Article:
in the schoolyard
the first hit is for the pain
next is the chase for the
elusive dream that brings
the poor are more likely
to die from attrition
yet it is easier to swallow
that we're all junkies
wastes of flesh
the excuse for the rich
to get away with never
paying taxes
we'll go dancing under
the bridge near the
great river
with any bit of life left
we'll slip into the cold
water of tomorrow and
never be heard from
three or four days later
i remember dreams
when i was younger
and i always had a
woman by my side
some tantalizing muse
that would whisper the
most evil shit in my ear
to make me laugh
and we would write
and paint and drink
until the sun came up
three or four days later
and every time i thought
i found that dream woman
something always got in
the way
be it life
be it my fragile ego
be it the inability to
ever be good enough
for something other
than my hand
the nights i drink myself
to sleep increase with
every passing year
the clock will
run out

Bruce Mundhenke

The Wire

Come on out of your shell,
Take a walk upon the wire,
Watch that you don’t fall,
Beware of the fire.

Look down at the abyss,
Fire down below,
Careful as you move along,
Take it nice and slow.

Fire down below you,
No way to ascend,
No way to know what is ahead,
When the wire has reached its end.

Don’t think about the abyss,
Pay no attention to the fire,
Dig each righteous step you take,
As you travel on the wire.

No way to go backward,
Back into your shell,
The wire is now your home,
Your shell has served you well.

But the wire might lead to heaven,
Or the wire might lead to hell,
But it’s your wire to travel,
Pity if you fell.

Noel Negele

The Many Depressions of Life

One of my grandmothers
had dementia toward the end.
A ten-year old end.
My other grandmother
who is still alive has schizophrenia.
Not good to have so much
mental illness in your family DNA.

I don’t bring that shit up on dates.

I went to meet the dementia one
because this time, 
she was way too close
to the end.

She didn’t recognize me at all,
nor my father and worse yet
she wasn’t herself anymore, either.
Everything that made her my grandmother 
was no longer there.

We could as well be two strangers
communicating through two different 
while suffering from different mental illnesses.

Five months before she was diagnosed
they’d flown her to the USA
for a very expensive eye laser therapy.
This old husk of a woman could see
as well as a cyborg.

“ What a waste” I had told the room 
after I’ve given up getting through to her 
“ such a waste of money just for her
  to turn Ike this now.”

My relatives has scolded my thinking.
My father had put both his hands
in his pants pockets and said:
As much as good timing can help
bad timing can harm.

They scolded him, too.
They didn’t understand 
that my fathers pants pockets
were once full of money and relief 
but were now empty.
My relatives hadn’t counted coins
on the palms of their hands
anxious that they’re adequate for
whatever sad purchase you might
need to make in decades.

I never saw that old lady again.
I got a picture some months later
of my father leaning over the open 
casket of his mother
and planting a kiss on her forehead.
She looked peaceful. Done with it all.
The sadness of my father’s face
baffled me. 

He always had a great disdain for his mother,
for her intellect or lack thereof 
and the fact that she never helped him once
in an essential way, or at least
that’s what he maintained. 

“Put the smartest man in the world
To live with the dumbest person of the world
and I guarantee you the dumb one will win.”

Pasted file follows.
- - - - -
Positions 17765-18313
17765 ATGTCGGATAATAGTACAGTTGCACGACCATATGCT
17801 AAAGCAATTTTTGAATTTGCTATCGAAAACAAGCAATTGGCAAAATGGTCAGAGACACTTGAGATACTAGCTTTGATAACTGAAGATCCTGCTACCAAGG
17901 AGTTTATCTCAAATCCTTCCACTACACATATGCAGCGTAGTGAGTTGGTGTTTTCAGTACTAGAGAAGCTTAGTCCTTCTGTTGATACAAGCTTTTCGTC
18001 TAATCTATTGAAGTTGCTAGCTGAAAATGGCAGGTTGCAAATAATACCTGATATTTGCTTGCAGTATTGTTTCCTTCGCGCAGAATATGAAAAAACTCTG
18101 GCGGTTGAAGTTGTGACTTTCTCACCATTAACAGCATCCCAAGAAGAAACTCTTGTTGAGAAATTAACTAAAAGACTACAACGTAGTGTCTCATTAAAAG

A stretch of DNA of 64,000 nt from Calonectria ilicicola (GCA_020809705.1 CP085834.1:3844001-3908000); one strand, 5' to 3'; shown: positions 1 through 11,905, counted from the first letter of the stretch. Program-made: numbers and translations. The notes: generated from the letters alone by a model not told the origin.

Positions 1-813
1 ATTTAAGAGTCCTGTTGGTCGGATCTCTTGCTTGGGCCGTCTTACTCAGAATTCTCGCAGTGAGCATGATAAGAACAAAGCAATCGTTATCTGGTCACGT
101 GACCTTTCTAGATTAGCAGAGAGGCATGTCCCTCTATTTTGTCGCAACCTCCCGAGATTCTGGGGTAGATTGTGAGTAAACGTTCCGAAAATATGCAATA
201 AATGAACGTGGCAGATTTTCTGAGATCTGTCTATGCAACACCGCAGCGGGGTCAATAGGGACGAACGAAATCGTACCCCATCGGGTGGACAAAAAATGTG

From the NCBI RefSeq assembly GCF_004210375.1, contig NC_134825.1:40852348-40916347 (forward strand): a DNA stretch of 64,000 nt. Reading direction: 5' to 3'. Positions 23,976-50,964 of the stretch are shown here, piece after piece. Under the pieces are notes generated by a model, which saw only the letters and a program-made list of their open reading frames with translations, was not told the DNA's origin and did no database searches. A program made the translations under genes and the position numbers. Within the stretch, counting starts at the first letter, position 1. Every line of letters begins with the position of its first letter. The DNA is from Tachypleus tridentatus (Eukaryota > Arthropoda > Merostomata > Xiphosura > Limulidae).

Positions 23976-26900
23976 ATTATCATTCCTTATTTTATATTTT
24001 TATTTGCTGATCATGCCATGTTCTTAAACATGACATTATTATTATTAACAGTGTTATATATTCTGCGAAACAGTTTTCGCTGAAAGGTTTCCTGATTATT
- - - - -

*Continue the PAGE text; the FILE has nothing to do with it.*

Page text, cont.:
Addressed to his mother for when they lived together.

But family is family.
I guess.
There’s a biological factor
in the stubborn love
of a relative you would never 
befriend in your life.

That old lady was once
my grandmother
washed my baby butt
tought me how to take a dumb
in a Turkish toilet.
Kissed my tiny weenie when we were done washing
and always told me
that I’ll become a lover boy.
That I would see, some day.

What can you say?
Plenty of reasons to get depressed
while in the joy ride
no matter the joy— the fleeting joy.
It’s a game of turns.
In time, I’ll be leaning over my dead father 
thinking of all the time we wasted not talking
about art or women or anything at all
and I’ll wipe my tears over his forehead 
and soon enough
it’ll be my time to be weeped over
and who knows 
I might finally look peaceful then.

Misty Rampart


You stretch, getting out of bed, and I’m as tightfisted as the trees with my love. I could cut you but that would hurt too much, so I smile at you instead, my gainful governor. See, I’ve given up so much territory already, given you my hopes for some kind of trip to the sky. But we can’t afford it, you say and shrug.

Here’s payment, I say, jaded but educated in what turns your body on. You don your protective suit, shy but exultant as I’m busy fumbling with your parts, making slow but tidy love. You enter my halls with enough force for four as the naked nymphs of the past bathe in a fountain beside where the poets educate and the fairies are lying, waiting for various forms of approval from the romantic Gods.

My main interest is to toy with you, but don’t be concerned, I’m deranged. I want to rule you and obey you and maybe that’s why I’m upset, filled with worry for the daily. It’s a great morning though and I promise I won’t be so aloof and overwrought. I don’t tell you these things I’m thinking for fear of your reaction. You’ll just have to split my legs and wait for the result. 

Howie Good

Author Bio
I could advertise the network of scars I bear 
from a neurotic upbringing, or say I live mostly 
in my head, or even joke that I am a noted writer 
of blurbs for other people’s poetry books, and 
I could do it, just as required by your submission 
guidelines, in “50 words or less,” but it wouldn’t 
be the whole truth, more like the article of clothing
given to a search dog to learn the scent of a person 
who has gone missing.

Linda Lowe

What the Billboards Say
They say, NO DREAMING.
It’s true the world has fallen
through the looking glass,
but no dreams?
Just last night
I dreamed about a truck, a dog,
and a field of poppies
growing near my house.
Tonight, they’ve brought search lights
shining them into my windows
as if to say, Hand them over.
What will they do with my dreams
of armored trucks, brave dogs,
and a field full of soldiers
fighting to save us?
Now they’ve finished with our land,
they’re searching deep into the heavens.
Now it’s up to the stars,
so far failing to shoot them down.